Glenn Davis, Juan Castano, Ato Blankson-Wood



By Sandi Durell


The current production of Transfers by Lucy Thurber, from MCC Theater at the Lucille Lortel Theatre, follows a very real path of thought provoking human interest stories that are geared to significant social and societal impact. It’s about education – who gets it, who doesn’t and the inequality surrounding the system. It is relevant and asks questions as did recent former MCC productions, i.e. Relevance, School Girls: African Mean Girls Play, Hand to God.

When we meet the two protagonists, Clarence Matthews (Ato Blankson-Wood) and Cristofer Rodriguez (Juan Castano), it is winter, snow is falling and they are in a somewhat rundown motel room in Western Mass., both finalists from a local community college, with their coach David DeSantos (Glenn Davis) who is there to prep them for interviews at this elite university where they are visiting, each hoping to be chosen for a coveted scholarship. They’re both poor kids from the Bronx.

Glenn is outside in the freezing weather yapping on his cell phone to a girlfriend who is giving him a hard time, when both boys arrive separately to find they know each other from the old neighborhood. Clarence arrives first – he’s quiet, reserved. Cris barrels in with a “Yo Yo hello hello. . . how you doin-?” Their recollections are none too happy as Clarence tries to avoid being recognized by Cris, eventually having no choice but to own up to who he is.  Clarence moved out of the neighborhood once it became known he was gay at a very young age.  He has a sophisticated presence, is very literate, well-mannered, forthcoming and bright with a penchant for all things philosophical.  Chris, on the other hand, has a nervous, manic quality about him, with a distinctive Bronx accent that augments his street talk.  He’s defensive and doesn’t seem at all bright, but shows great understanding for the realities of life, just in his own style. He’s a wrestling champion, hoping for an athletic scholarship.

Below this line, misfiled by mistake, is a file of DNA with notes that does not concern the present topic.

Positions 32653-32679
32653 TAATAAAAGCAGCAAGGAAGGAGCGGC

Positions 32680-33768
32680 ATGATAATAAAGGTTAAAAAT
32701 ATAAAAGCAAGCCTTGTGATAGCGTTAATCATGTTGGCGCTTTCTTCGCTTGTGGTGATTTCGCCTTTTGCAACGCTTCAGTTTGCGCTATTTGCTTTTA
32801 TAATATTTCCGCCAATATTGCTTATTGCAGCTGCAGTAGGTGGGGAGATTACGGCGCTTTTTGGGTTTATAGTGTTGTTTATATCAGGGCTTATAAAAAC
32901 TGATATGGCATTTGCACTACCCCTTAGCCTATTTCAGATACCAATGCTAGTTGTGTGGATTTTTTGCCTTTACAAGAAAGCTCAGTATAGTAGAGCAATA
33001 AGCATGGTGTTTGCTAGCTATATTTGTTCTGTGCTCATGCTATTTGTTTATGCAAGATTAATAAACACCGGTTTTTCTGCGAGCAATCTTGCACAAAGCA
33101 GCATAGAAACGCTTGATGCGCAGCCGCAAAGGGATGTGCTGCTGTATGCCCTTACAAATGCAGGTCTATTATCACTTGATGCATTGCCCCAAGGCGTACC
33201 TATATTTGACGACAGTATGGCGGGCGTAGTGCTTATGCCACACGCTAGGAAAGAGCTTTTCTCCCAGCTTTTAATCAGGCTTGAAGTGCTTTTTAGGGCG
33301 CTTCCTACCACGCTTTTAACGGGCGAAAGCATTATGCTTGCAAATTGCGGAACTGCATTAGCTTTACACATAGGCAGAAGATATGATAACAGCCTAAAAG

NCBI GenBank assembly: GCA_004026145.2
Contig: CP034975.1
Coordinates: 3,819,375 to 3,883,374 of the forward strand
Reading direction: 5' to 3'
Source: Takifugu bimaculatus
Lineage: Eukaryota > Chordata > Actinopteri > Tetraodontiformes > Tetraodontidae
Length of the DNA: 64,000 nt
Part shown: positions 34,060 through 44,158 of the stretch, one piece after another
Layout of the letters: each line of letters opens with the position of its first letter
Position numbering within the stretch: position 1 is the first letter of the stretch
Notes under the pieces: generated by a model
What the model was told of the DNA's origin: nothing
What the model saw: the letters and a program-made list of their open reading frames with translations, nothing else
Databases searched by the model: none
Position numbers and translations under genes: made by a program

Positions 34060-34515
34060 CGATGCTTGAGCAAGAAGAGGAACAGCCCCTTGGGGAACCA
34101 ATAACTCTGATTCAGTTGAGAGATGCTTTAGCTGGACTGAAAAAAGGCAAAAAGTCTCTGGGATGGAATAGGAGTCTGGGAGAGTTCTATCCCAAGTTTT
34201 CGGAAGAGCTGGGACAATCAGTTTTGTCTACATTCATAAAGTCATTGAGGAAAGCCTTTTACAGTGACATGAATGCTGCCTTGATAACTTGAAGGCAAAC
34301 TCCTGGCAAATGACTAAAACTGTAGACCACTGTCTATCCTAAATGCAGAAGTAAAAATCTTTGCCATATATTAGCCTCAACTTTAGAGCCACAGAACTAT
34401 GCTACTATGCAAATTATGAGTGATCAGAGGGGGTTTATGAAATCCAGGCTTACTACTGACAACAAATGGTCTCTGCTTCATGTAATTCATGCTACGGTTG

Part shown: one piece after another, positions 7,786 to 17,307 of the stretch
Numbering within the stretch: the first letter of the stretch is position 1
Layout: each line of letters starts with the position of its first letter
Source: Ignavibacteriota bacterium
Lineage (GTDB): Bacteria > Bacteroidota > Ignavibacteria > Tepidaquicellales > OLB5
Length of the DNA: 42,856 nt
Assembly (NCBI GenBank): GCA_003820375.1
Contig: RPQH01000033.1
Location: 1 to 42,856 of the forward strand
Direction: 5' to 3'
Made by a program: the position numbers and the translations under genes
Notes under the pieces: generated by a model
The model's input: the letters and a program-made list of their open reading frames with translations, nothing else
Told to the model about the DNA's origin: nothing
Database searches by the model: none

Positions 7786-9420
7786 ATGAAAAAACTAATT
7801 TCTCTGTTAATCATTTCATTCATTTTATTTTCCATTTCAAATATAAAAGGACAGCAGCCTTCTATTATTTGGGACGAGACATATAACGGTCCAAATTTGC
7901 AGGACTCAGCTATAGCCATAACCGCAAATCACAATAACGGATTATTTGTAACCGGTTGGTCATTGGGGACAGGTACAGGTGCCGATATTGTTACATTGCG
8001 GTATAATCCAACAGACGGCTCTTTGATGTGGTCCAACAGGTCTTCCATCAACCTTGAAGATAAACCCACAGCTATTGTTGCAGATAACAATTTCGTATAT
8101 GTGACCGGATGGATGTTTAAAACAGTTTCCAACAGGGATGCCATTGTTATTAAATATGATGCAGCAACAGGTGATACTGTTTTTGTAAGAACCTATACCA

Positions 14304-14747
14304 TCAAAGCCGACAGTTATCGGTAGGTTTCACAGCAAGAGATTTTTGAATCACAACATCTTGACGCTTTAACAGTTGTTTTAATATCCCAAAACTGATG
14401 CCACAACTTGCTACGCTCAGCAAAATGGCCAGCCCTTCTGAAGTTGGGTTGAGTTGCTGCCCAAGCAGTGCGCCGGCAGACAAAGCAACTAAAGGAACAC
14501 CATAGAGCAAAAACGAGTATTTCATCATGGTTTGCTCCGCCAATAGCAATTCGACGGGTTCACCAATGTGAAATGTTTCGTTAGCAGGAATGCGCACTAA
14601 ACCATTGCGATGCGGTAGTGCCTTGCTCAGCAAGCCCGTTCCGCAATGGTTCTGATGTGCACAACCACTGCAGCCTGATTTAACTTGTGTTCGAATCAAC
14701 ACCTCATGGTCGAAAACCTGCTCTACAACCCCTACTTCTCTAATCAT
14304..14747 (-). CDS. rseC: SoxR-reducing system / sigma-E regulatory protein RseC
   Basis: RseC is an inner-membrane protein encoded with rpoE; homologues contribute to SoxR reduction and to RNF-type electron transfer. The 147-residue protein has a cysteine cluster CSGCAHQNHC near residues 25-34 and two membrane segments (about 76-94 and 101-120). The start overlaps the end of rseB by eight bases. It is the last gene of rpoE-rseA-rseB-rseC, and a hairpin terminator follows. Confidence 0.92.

Ato Blankson-Wood, Juan Castano


The fast, high spirited street talk flies until experiences about the boys’ Bronx past confronts them – Cris, living with his grandmother, dropping out to care for her and grieving for two years. They discuss memories of Renaldo, an older gangster type kid who murdered someone down by the river; the impactful meaning he had on each of their lives when they were 12. Clarence felt sexual towards him and loved him; Cris liked him because he gave him beer and smokes.  Memories that evoke trauma yet result in soft, caring moments between the two boys surprise.

They prep with David, readying for their final interviews the next day when they meet Geoffrey Dean (Leon Addison Brown – The Knick) and Rosie McNulty (Samantha Soule) who coaches the Rugby team. Clarence’s interview with Mr. Dean is high level intelligent conversation, leaving Dean pleased.  Cris, on the other hand, presents a big challenge for Coach McNulty as the interview goes off on a tangent and it’s more no nonsense earthy, blood and guts poured forth by both of them, allowing them to reach an understanding of similarity.

Glenn Davis, Leon Addison Brown, Samantha Soule


But what does it all really mean, as David has to fight a battle when Geoffrey talks about Cris’ good SAT and math scores while Clarence’s are a little bit below the other candidates, his feeling that Clarence would have great difficulty making it in the University environment.  Cris’ opportunity is based on his athletic skills especially when Coach Rosie issues her stamp of approval that she’s chosen him. David’s cries to make Dean understand that it’s Clarence’s one opportunity fall on deaf ears because Dean is all about scores and University standards.

And so it is a battle, an unfair one fighting a bureaucratic system that decides a student’s potential and if he will or won’t survive.

Lucy Thurber has written a very succinct play, filled with lots of humor-laden flowing dialogue that grabs your attention. And it is Jackson Gay’s direction that makes these remarkable characters come to life.  And they are first rate remarkable! But especially outstanding are Castano and Blankson-Wood who turn in solid, riveting and heart rending performances.

The somewhat seedy looking motel room easily changes over into college office space during each scenic blackout (Donyale Werle), with good lighting by Russell H. Champa.

Photos by Joan Marcus


Transfers extends thru May 20 at the Lucille Lortel Theatre, 121 Christopher Street, NYC. 100 minutes no intermission.